UK set to challenge EU cap on bankers' bonuses
The UK's objection to the European Union's plans to cap bankers' bonuses is set to be heard in the bloc's highest court on Monday.
The UK Treasury wants to overturn the cap which it says was "rushed through without a proper impact assessment".
"[The cap] could undermine financial stability by leading to higher fixed costs," a Treasury spokesman said.
The cap limits bankers' bonuses to a year's basic salary, or double their salary with shareholder agreement.
It is designed to come into effect on bonuses awarded from 2014, and will apply in all 28 countries within the EU as well as EU banks operating overseas.
Monday's hearing at the European Court of Justice in Luxembourg is the final stage of the legal challenge that the UK opened last September.
The Treasury is worried that the bonus cap will push up the level of fixed pay to compensate for lower bonuses, which it has warned will be harder to cut if banks' profits fall.
It said the cap was "likely to run counter to the stated objectives of the legislation, which are to ensure banks are safer, more stable, and prudentially sound," and that there was no evidence it would improve financial stability.
Banks including Barclays, HSBC and Lloyds Banking Group have already paid their chief executives more in shares, on top of their salaries and bonuses, as a way of side-stepping the EU rules.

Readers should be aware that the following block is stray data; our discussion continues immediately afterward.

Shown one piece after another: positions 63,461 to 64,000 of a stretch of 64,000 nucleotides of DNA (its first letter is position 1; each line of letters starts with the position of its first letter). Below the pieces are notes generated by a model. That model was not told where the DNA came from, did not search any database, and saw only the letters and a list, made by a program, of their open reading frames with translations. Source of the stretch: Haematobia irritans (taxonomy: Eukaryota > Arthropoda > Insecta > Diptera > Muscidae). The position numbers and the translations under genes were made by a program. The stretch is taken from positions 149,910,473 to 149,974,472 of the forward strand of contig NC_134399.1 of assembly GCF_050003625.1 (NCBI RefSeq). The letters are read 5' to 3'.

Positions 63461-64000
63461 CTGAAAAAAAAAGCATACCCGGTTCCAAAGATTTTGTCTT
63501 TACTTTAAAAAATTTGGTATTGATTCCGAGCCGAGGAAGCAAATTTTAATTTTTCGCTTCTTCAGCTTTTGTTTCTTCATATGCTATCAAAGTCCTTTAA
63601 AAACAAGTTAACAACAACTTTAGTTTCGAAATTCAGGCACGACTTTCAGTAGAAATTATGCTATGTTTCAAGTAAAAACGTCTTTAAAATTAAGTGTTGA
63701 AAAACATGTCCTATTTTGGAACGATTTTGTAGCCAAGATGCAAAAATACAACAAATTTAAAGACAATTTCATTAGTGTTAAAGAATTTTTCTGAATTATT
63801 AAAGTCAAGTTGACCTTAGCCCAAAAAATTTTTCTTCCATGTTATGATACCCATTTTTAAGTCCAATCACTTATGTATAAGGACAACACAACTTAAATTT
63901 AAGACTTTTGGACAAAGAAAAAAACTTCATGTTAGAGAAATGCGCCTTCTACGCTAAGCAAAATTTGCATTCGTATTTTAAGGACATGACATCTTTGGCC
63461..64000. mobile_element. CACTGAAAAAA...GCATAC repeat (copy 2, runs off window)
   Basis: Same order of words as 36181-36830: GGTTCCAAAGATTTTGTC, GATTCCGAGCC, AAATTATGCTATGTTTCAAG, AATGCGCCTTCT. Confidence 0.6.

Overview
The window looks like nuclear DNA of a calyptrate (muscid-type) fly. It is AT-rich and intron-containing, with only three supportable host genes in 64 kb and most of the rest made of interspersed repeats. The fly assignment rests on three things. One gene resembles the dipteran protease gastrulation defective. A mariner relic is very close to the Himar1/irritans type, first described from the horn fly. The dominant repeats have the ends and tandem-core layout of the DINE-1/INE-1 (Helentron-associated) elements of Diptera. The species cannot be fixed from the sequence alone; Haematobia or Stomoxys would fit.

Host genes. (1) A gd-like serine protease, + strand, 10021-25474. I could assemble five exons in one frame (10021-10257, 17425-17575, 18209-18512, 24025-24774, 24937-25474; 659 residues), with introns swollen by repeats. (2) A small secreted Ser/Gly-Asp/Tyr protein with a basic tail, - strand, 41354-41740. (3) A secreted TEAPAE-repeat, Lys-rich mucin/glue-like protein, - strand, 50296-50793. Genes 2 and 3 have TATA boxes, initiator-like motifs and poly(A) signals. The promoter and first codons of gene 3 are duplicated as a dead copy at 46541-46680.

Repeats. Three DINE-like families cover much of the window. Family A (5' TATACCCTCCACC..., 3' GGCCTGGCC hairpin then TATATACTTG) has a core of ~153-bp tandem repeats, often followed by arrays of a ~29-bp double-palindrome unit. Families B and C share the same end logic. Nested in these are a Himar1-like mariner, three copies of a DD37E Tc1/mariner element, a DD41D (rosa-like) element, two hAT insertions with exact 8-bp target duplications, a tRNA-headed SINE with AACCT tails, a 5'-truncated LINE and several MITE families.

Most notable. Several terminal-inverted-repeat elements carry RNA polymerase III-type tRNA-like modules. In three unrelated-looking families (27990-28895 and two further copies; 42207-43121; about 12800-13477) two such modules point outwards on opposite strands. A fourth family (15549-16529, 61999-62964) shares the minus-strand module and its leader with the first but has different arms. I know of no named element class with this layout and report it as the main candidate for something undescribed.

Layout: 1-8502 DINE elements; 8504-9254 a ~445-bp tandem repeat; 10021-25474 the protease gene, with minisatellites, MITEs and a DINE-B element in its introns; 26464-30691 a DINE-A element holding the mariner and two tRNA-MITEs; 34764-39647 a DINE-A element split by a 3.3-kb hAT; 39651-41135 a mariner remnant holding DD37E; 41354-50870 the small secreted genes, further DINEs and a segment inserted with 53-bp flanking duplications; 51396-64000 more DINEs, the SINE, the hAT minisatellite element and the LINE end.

The Treasury is arguing against the bonus cap on six grounds:
- It is unfit for purpose, and was introduced without any impact assessment
- It is being rushed into effect without the necessary legislation in place - including rules determining to whom the cap will apply
- It unlawfully delegates to the European Banking Authority because it concerns policy and is not simply a technical matter
- It is legally invalid because it contravenes the legal base of regulation that expressly excludes legislation "affecting the rights and interests of employed persons"
- It fails to protect personal data
- It wrongfully applies to individuals outside the European Economic Area
The court is not expected to make a decision until the end of the year at the earliest, with decisions typically taking between four and eight months.